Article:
If you're like most people, your weight will fluctuate during your lifetime. How do you know when you are at a realistic and healthy weight?
A healthy weight for one person is not necessarily a healthy weight for another. The goal should not be to have a body like models and movie stars. The goal is to get to, and stay within, a healthy weight range for you.
What's a healthy weight?
"The answer to this question is not found in a chart or table," says Deborah Bade Horn, vice president of the American Society of Bariatric Physicians. The answer, she says, begins with a conversation between a doctor and the patient.
"The actual number of ‘how much to lose' is often adjusted" during the course of your weight-loss journey, Horn says. It depends on how your body responds, she says.
To determine whether you should lose weight, you can do a self-assessment or schedule a visit with your doctor. Either way, you can start by learning your body mass index, or BMI.
Your BMI is determined using your height and weight. This number is a good indicator of the amount of body fat you have.
You can find a BMI calculator online. The Centers for Disease Control and Prevention's website is one reliable source.
"BMI is a good starting point, but it is not the only measurement tool that we have and it is not perfect," Horn says.
"For example, if you are an older American, you may have a normal BMI, but your lean muscle mass is actually low and your body fat is comparatively high," she says.
So, in addition to calculating your BMI, your doctor may also measure your waistline. If you carry most of your fat around your middle rather than your hips, you're at higher risk of obesity-related diseases such as heart disease and type 2 diabetes.
In general, your waist should not be greater than 35 inches for women and 40 inches for men. Your doctor can tell you if your waist measurement is of concern.
How much to lose?
"Determining the weight at which you are healthiest requires a careful look at your lifestyle, what you are willing to change and — most importantly — what weight loss you can successfully maintain long term," Horn says.
Studies have shown that losing even a small amount of weight can have health benefits. A weight loss of about 5 to 7 percent of your body weight over six months can often help to lower blood pressure, cholesterol and blood sugar levels. It also may have other health benefits.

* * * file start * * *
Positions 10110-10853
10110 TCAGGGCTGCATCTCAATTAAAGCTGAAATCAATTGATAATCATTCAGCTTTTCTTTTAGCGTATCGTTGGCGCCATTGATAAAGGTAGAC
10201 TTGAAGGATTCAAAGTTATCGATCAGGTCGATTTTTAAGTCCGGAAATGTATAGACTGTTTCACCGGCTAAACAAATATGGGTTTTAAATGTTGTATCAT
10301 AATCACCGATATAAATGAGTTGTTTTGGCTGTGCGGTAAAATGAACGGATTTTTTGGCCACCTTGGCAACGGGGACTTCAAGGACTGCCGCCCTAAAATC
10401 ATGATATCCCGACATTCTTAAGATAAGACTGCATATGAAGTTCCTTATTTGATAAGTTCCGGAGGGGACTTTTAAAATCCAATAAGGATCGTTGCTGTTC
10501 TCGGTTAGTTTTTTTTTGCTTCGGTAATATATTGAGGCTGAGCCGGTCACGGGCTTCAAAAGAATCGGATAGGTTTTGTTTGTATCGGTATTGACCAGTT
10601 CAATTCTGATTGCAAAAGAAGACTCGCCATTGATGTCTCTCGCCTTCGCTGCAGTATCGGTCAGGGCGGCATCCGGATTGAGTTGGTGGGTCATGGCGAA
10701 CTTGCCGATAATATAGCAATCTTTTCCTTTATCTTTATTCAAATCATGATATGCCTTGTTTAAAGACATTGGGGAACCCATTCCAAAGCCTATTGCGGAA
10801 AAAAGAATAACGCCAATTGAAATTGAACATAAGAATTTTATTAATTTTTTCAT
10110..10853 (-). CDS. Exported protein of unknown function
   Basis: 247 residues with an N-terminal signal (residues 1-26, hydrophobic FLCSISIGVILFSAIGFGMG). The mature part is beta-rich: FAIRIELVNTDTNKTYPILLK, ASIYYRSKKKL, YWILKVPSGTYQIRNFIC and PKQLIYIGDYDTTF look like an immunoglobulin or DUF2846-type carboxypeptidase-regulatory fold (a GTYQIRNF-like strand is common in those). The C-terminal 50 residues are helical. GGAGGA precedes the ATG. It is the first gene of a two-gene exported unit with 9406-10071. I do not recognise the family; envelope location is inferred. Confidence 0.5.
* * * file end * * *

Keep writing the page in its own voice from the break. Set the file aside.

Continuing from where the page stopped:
If you have a lot of weight to lose, you'll need to be realistic. You can't do it all at once. Set small, incremental goals that are within your reach. Losing 1/2 to 2 pounds per week is a reasonable goal for most people.
Realistic weight-loss goals allow you to work on lifestyle changes that can help ensure your long-term success. These include eating healthy foods and becoming more physically active. This means controlling your calorie balance (energy in, energy out).
So don't obsess about a number on the scale. "Everybody is different," says personal trainer and wellness coach Tara Cwikla, "You should work with your physician to determine an appropriate weight goal."
Now that we've established that reaching a healthy weight depends on changing your eating and exercise habits, do you know what that lifestyle might include?
Try this warm-up exercise!
Play this word-search game to find words that represent a healthier lifestyle. We've placed 25. How many can you find?
NOTE TO USERS: Clicking on the link below will open a new window in your Internet browser. From that window you may print out your word game. To return to the program, simply close that window.View and print your word game.
Created on 03/19/2013
Updated on 03/19/2013
- National Heart, Lung, and Blood Institute. Facts about healthy weight.
- Centers for Disease Control and Prevention. Healthy weight – it’s not a diet, it’s a lifestyle!
- Weight-control Information Network. Talking with patients about weight loss: Tips for primary care providers.